McLaughlin said she believes some children feel harassed and stressed when classmates read such books in their presence, or when they see displays like the one in the Staples library. She said she felt harassed in school when boys looked at “pornographic books” nearby.
“I still carry that feeling … you should feel safe from harassment,” she said. “I want to protect people like me.”
Those attending Wednesday’s meeting included some Board of Education and Representative Town Meeting members, teaching staff, members of Westport Pride and others.
After her presentation, McLaughlin was asked her opinion of the proceedings. “I feel grateful,” she told the Westport Journal. “The board gave me the opportunity to explain my perspective. I’m just here to protect the kids.”
The meeting was part of a nine-step complaint review process adopted by school officials to clarify the district’s polices on controversial books and other materials. Two more meetings of the Superintendent’s Review Committee will be held for public comment, according to Elaine Whitney, the group’s chairwoman. Whitney, a former Board of Education member, is now a member of the Parks and Recreation Commission.
After those two meetings, Whitney said, the committee will prepare a document that reflects its members’ views and vote on whether the challenged books can remain or be removed from the Staples library.
The committee’s recommendation will be forwarded to Supt. of Schools Thomas Scarice. The superintendent will have 10 days to make a decision. Either side then has 30 days to appeal that decision to the school board.
“Today’s hearing portion of the book challenge review process was very helpful … as we strive to conduct an objective, thoughtful and transparent process,” Whitney said after the meeting.
“Our ultimate charge is to develop a recommendation to Superintendent [Thomas] Scarise on how to best meet the needs of our students as that pertains to the books that have been requested to be removed from the Staples High School library … We look forward to further input from the community as we progress in our work,” Whitney said.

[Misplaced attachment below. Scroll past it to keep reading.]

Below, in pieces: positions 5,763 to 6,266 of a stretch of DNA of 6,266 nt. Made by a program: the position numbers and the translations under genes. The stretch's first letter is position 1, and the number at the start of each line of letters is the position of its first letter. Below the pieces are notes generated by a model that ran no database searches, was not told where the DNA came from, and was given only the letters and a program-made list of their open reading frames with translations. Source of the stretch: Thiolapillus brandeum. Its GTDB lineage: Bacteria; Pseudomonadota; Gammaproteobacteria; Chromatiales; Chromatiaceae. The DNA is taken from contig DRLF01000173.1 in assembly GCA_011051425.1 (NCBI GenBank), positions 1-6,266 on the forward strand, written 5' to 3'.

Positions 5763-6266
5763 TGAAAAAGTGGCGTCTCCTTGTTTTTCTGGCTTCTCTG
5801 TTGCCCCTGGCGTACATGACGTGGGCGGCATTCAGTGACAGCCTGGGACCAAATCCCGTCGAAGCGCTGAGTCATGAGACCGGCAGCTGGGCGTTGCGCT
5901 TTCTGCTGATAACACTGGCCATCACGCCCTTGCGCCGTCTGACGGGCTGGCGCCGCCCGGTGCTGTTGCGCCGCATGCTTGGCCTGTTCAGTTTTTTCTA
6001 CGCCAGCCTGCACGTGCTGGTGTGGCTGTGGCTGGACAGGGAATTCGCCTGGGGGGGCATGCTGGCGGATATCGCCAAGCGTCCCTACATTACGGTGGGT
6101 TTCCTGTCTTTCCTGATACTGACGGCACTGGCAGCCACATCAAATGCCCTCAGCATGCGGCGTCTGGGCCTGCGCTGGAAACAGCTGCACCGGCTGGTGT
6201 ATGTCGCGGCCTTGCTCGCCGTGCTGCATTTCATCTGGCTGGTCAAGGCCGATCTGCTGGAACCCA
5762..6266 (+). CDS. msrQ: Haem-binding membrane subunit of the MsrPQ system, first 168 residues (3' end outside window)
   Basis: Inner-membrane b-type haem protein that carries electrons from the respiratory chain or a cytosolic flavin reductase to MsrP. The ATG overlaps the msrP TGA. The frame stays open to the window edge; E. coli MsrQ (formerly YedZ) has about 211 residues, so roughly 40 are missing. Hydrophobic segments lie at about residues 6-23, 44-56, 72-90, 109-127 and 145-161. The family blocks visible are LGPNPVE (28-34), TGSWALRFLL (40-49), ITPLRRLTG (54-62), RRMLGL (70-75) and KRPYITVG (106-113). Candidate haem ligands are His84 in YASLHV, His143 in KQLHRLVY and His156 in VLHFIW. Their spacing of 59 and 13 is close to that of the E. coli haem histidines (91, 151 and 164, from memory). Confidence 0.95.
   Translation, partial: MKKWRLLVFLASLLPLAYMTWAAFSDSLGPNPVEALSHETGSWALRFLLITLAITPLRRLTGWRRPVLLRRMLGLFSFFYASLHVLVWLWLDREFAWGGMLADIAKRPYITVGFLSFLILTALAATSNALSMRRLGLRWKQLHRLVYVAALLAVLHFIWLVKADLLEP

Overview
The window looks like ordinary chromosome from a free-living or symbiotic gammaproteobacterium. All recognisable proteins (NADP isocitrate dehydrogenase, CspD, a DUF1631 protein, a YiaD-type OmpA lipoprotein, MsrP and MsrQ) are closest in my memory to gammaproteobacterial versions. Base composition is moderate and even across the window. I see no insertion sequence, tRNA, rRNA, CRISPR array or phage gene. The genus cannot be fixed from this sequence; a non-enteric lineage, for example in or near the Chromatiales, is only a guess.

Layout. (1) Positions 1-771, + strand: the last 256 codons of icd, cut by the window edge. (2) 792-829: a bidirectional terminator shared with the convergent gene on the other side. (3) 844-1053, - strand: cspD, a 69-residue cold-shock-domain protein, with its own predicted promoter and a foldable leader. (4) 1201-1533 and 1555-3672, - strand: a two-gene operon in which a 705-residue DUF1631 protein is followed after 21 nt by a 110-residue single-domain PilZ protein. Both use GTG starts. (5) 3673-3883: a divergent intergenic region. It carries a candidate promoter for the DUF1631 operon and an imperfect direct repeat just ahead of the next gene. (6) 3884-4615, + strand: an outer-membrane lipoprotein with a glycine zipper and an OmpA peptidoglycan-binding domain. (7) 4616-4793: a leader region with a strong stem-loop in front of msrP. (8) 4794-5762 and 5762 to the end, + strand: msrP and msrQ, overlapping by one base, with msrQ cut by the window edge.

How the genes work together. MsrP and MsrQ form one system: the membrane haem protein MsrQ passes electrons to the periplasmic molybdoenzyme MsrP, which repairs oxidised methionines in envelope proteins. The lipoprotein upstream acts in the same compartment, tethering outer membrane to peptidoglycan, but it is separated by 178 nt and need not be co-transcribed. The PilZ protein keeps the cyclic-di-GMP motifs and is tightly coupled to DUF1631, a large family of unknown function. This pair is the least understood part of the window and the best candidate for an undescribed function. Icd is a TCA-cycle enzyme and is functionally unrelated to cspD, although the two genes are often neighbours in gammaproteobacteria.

The composition of members appointed to the review committee is specified in the Board of Education’s policy on challenged books, Whitney added.
The committee members are:
Central Office staff: Anthony Buono, assistant superintendent of schools for teaching and learning
Westport Education Association president or designee: Dave Willick
Westport Intermediate Administrators Association president or designee: Staples Assistant Principal Christine Cincotta
Faculty: Staples social studies teacher Carol Kaye, Staples English teacher Ann Neary and Staples physical education/health teacher Kelly Shamas
Library media specialist representative: Staples library media specialist Kelly Zatorsky
Community members: writer Sivan Hong, RTM member Jaime Bairaktaris and Whitney.
The public can send comments about McLaughlin’s request to remove the books to Buono at ABuono@westportps.org.
Freelance writer Gretchen Webster, a Fairfield County journalist and journalism teacher for many years, was editor of the Fairfield Minuteman newspaper for 10 years and teaches journalism at Southern Connecticut State University.